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4 hours ago, Old Viper Tester said:

Hi Grant,

 

I'm not aware of any RF-4Es ever being at Edwards. The newer J79 installation was already well known from the F-4E program, so just a few test flights were flown out of St Louis. The USAF never owned any of the RF-4Es and the only foreign F-4s that were tested at Edwards were the F-4Fs for West Germany under the Peace Rhine program.

 

I only recall two D models at Edwards: 64-0952 and 65-0670. I think '670 may have been a pacer bird, but my memory is fuzzy on that.

 

Yes, the entire ALCM flight were ex T-Birds. None of them had radar or a gun, and the most aft fuel tank (#7?) locked out - the T-birds used it for oil to create smoke.

 

In TPS, we only used '713 for practice. There were two RF-4Cs that were dedicated to the stability and control part of the TPS curriculum: '744 and '850.

 

The A-37Bs were used for spin familiarization, but they were also used in the first part of the TPS curriculum for performance testing.

 

There were dedicated T-38s used for TPS, they were the ones with the large nose boom: 63-08135, 68-08153, 68-08154, and 68-08205.

 

The TPS class was divided up into different teams for each phase of the curriculum. I had the A-37B for performance, the RF-4C for flying qualities, and the NT-33 for the final, which in my case was variable stability and control.

 

The first female test pilot, Jackie Parker, didn't graduate TPS until 1989.  It wouldn't surprise me if the pilot was Maj Connie Engel. I don't remember what job she had on base, but she was married to Richard Engel. He was Chief of Academics at TPS and then the commander of the F-16/LANTIRN CTF in the early '80s and later came back to be the wing commander and then AFFTC commander. He and Connie were both great people. Connie flew T-38s and she took most of the incentive flights. I flew with her quite a few times on test support missions. Just a bit of trivia - Connie was the first woman to graduate USAF Undergraduate Pilot Training.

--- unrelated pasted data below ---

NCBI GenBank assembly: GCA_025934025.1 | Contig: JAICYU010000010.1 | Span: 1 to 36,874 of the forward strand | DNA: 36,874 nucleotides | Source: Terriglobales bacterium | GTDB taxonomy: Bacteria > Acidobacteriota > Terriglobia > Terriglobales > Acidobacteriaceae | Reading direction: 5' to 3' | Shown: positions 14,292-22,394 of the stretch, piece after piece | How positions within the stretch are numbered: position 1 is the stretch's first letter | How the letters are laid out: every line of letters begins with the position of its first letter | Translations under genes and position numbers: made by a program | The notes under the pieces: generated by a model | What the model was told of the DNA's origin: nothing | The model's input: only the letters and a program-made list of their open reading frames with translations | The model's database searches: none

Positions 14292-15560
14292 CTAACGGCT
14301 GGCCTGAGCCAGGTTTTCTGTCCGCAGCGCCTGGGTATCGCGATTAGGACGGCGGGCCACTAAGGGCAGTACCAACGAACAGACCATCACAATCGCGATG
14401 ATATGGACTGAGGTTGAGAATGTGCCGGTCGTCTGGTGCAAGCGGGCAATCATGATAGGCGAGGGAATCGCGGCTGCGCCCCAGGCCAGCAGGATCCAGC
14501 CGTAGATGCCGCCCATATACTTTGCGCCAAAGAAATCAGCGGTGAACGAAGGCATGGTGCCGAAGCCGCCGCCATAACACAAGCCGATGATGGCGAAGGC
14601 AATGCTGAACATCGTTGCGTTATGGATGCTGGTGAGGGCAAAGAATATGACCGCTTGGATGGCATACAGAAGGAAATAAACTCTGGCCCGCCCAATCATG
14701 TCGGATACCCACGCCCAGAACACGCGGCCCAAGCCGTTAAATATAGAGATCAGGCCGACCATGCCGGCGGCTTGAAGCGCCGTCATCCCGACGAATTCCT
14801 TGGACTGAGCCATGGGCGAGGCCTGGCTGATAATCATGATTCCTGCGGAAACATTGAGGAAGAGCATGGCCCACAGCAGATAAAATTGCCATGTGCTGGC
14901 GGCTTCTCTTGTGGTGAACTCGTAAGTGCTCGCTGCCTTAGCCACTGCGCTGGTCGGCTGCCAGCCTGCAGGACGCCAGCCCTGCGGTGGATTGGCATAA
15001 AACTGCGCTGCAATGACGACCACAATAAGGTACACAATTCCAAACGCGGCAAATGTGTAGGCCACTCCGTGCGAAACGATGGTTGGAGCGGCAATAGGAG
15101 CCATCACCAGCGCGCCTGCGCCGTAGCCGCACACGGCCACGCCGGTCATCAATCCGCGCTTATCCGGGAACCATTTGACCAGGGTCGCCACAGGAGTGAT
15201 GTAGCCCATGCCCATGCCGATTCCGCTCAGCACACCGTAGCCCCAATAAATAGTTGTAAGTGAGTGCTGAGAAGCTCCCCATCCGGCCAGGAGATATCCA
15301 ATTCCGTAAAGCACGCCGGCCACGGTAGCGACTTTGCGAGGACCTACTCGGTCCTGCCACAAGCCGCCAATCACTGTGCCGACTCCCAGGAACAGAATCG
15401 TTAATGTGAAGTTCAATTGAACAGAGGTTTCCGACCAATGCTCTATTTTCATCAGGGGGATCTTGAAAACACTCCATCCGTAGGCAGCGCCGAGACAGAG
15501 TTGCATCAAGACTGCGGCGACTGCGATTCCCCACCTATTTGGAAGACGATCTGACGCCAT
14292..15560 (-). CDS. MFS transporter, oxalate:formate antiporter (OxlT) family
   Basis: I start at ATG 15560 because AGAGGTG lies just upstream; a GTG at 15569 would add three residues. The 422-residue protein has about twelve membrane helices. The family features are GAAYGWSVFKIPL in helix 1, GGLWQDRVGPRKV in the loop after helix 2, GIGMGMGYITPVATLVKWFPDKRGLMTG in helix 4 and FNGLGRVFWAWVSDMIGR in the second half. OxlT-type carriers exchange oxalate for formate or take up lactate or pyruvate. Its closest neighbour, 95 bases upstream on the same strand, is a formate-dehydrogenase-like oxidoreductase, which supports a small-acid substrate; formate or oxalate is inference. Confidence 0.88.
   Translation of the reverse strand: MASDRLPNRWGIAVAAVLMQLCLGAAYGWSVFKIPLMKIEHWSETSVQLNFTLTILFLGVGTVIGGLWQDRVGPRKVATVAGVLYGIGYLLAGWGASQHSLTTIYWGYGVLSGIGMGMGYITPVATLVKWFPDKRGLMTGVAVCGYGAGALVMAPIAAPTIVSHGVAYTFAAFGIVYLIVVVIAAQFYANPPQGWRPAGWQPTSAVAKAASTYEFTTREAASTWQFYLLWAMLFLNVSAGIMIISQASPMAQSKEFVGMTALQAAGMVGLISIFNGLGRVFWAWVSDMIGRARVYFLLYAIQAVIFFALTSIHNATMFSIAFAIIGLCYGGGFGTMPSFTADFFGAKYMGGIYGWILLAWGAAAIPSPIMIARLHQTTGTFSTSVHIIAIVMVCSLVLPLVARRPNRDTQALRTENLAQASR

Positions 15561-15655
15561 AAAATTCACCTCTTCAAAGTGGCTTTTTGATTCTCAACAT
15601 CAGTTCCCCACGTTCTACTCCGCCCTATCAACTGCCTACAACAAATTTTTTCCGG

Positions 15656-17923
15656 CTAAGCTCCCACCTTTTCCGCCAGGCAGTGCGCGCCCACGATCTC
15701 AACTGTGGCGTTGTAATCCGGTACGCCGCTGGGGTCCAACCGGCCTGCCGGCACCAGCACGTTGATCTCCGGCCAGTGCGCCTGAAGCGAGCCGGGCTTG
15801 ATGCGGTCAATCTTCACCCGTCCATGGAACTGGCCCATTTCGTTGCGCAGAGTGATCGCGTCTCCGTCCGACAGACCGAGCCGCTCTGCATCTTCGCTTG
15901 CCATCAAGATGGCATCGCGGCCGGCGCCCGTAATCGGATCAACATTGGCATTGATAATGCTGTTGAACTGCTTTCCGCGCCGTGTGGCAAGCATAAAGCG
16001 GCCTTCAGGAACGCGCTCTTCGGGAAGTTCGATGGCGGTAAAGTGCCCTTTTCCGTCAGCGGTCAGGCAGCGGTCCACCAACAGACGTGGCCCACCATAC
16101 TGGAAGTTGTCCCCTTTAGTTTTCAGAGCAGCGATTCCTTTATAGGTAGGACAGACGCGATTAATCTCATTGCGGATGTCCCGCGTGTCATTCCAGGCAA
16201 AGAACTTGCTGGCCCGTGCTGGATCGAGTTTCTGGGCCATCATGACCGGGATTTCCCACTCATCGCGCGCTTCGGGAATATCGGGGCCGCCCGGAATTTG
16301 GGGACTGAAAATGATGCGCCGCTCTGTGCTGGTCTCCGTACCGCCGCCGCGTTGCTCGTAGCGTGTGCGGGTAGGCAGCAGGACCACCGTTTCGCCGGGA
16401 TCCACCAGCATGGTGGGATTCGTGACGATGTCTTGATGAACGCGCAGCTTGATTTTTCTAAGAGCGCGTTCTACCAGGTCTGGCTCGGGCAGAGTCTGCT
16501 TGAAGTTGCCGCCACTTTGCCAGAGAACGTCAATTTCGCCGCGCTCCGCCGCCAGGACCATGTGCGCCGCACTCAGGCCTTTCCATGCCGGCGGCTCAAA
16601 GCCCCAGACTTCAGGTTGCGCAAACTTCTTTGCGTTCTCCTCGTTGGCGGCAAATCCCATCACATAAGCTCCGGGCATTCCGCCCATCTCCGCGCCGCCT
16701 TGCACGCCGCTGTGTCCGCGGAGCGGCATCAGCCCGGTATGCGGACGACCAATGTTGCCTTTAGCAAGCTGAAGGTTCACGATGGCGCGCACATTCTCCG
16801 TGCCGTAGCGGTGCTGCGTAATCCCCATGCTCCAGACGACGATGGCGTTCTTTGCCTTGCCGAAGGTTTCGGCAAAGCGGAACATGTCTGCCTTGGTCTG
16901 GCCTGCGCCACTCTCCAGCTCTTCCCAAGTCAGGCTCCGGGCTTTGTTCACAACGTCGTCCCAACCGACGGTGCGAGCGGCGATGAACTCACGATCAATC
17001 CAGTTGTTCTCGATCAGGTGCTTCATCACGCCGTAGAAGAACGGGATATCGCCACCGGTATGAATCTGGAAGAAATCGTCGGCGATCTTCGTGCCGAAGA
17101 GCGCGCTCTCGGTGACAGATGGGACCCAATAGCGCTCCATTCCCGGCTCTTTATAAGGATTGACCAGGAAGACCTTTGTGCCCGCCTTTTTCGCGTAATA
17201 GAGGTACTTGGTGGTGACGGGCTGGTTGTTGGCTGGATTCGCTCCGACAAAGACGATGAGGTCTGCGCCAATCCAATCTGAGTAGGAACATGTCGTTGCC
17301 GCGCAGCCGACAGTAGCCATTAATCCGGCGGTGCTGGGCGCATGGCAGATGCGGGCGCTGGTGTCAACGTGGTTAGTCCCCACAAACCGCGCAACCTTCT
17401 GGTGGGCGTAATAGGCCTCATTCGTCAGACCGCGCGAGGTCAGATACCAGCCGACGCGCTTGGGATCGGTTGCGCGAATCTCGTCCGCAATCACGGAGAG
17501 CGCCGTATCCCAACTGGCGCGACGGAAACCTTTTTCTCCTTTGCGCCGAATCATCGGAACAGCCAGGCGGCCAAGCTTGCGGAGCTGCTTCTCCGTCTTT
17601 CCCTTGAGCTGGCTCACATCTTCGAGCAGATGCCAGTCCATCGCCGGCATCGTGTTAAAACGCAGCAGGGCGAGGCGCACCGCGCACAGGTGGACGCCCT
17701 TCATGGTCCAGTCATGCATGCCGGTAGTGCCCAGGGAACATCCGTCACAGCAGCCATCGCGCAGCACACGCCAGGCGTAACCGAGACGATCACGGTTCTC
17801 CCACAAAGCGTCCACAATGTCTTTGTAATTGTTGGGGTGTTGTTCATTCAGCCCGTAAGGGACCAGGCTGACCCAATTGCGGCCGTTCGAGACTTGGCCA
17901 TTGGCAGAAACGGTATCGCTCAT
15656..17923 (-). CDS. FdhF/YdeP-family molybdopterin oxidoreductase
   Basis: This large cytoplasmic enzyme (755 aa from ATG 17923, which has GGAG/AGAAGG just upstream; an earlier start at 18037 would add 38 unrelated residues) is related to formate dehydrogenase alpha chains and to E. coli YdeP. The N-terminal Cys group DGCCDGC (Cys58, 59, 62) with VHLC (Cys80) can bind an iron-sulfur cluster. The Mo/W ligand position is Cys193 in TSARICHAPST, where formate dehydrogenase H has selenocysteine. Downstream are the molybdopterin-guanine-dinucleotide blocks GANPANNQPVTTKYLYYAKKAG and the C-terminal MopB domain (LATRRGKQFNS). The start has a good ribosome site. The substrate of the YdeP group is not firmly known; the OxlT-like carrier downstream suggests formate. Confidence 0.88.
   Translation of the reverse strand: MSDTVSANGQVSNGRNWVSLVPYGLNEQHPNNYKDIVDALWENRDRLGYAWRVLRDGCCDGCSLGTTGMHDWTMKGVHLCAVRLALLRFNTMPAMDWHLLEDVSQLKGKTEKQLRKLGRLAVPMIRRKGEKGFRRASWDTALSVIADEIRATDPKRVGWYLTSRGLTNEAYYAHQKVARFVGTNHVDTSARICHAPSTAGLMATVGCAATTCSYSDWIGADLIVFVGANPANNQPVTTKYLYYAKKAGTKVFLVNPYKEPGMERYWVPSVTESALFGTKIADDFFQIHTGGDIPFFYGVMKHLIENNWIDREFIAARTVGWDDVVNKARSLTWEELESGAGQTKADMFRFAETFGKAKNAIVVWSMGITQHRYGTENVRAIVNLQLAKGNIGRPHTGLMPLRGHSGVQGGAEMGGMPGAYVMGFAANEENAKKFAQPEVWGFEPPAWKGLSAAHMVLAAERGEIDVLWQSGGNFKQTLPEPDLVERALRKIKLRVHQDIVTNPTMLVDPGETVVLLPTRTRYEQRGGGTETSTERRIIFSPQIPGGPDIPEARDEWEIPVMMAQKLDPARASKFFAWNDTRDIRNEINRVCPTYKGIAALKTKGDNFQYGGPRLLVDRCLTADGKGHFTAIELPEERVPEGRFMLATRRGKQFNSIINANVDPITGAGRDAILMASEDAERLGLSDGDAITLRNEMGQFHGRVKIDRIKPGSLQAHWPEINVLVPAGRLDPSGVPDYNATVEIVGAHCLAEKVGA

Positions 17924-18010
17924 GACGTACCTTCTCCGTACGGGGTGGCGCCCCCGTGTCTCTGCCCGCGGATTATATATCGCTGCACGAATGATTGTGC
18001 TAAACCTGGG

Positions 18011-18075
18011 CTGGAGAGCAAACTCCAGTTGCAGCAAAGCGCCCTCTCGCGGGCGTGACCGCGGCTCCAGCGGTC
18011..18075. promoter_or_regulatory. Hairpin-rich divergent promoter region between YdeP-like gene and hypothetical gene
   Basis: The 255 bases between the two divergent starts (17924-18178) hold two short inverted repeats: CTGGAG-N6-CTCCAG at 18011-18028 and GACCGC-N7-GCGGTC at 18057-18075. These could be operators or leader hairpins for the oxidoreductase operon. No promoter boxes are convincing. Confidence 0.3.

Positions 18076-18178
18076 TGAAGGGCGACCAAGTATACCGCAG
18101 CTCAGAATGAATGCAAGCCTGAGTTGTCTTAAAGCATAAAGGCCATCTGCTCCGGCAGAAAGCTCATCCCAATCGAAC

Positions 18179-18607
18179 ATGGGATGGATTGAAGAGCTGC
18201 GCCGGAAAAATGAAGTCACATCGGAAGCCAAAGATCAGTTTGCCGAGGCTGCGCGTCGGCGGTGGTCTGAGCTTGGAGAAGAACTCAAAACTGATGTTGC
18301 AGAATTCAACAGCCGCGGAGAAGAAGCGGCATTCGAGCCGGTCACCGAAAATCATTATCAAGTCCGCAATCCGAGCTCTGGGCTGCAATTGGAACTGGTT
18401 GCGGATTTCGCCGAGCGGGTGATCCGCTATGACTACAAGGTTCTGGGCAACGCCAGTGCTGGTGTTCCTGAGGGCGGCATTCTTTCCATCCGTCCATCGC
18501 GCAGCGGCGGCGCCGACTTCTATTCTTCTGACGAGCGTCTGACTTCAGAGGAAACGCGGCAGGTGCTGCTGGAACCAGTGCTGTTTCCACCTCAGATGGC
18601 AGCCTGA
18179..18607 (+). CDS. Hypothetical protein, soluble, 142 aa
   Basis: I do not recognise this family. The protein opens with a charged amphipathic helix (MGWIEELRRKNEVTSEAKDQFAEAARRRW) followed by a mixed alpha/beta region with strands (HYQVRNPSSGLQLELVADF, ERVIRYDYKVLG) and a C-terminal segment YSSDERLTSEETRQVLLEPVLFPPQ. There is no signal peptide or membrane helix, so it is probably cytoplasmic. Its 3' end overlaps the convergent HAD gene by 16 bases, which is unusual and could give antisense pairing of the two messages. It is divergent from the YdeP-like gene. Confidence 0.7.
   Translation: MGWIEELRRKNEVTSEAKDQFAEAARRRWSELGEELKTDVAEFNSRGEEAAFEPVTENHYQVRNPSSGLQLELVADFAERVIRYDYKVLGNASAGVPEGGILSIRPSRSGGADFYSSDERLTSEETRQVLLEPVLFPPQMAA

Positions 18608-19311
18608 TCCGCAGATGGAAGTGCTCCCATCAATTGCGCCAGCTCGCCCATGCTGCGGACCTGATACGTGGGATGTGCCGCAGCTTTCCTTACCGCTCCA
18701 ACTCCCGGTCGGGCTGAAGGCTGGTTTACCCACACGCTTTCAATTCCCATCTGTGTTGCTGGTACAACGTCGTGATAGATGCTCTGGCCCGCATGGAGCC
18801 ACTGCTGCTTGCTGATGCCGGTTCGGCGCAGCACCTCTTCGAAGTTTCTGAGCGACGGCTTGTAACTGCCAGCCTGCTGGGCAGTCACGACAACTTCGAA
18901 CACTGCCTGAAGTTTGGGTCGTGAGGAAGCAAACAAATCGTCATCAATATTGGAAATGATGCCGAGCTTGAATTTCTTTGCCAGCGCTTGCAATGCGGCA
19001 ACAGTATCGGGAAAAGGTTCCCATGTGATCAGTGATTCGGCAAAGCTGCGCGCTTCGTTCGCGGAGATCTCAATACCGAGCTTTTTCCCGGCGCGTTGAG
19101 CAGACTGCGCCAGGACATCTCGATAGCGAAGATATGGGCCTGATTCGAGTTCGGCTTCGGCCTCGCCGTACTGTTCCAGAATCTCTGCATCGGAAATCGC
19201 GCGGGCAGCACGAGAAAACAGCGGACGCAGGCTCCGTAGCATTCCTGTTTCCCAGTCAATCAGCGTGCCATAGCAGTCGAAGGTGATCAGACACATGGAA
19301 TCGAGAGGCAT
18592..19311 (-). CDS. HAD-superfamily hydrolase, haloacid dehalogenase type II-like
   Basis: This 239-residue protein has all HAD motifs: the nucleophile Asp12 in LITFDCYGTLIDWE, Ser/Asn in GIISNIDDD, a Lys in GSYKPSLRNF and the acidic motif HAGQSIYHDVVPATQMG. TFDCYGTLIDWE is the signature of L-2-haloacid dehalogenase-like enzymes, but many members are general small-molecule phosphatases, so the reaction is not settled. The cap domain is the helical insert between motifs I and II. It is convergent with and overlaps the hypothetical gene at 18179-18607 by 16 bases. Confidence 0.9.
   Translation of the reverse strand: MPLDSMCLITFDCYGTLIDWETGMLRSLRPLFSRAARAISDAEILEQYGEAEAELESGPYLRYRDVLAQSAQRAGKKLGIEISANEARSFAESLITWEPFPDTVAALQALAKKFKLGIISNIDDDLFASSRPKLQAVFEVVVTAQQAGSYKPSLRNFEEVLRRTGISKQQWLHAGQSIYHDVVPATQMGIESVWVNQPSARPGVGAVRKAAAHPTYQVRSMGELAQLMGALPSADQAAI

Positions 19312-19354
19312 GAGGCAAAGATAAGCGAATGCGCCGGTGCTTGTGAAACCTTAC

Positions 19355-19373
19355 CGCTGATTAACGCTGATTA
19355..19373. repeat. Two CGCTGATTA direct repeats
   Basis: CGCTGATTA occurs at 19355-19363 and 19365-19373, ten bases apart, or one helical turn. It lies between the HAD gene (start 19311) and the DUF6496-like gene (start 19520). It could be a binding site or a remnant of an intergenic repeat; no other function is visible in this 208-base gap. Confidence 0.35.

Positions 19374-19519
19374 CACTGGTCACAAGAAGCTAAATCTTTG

Two F-4Cs were in ADC Grey in the early '80s: 63-7408 and 68-0409. '408 came back from depot is SEA colors in late 1983/early 1984. '409 was painted white in 1984.

 

If you do a search in this forum, I've done posts here on the NA-37B mission and on F-4C 63-7408.

 

Cheers,

Sven

I love the personal or more human aspects of these post as they add so much more to the very interesting but impersonal technical aspects (which are very interesting in their own right).

Thanks for taking the time to post.

 

Duncan B

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Yes, thank you, very much.

Like I said, I knew what I knew from my, very limited, (read low-ranking) perspective.

It is great to hear these higher level/rank, details.

It adds depth to my memories.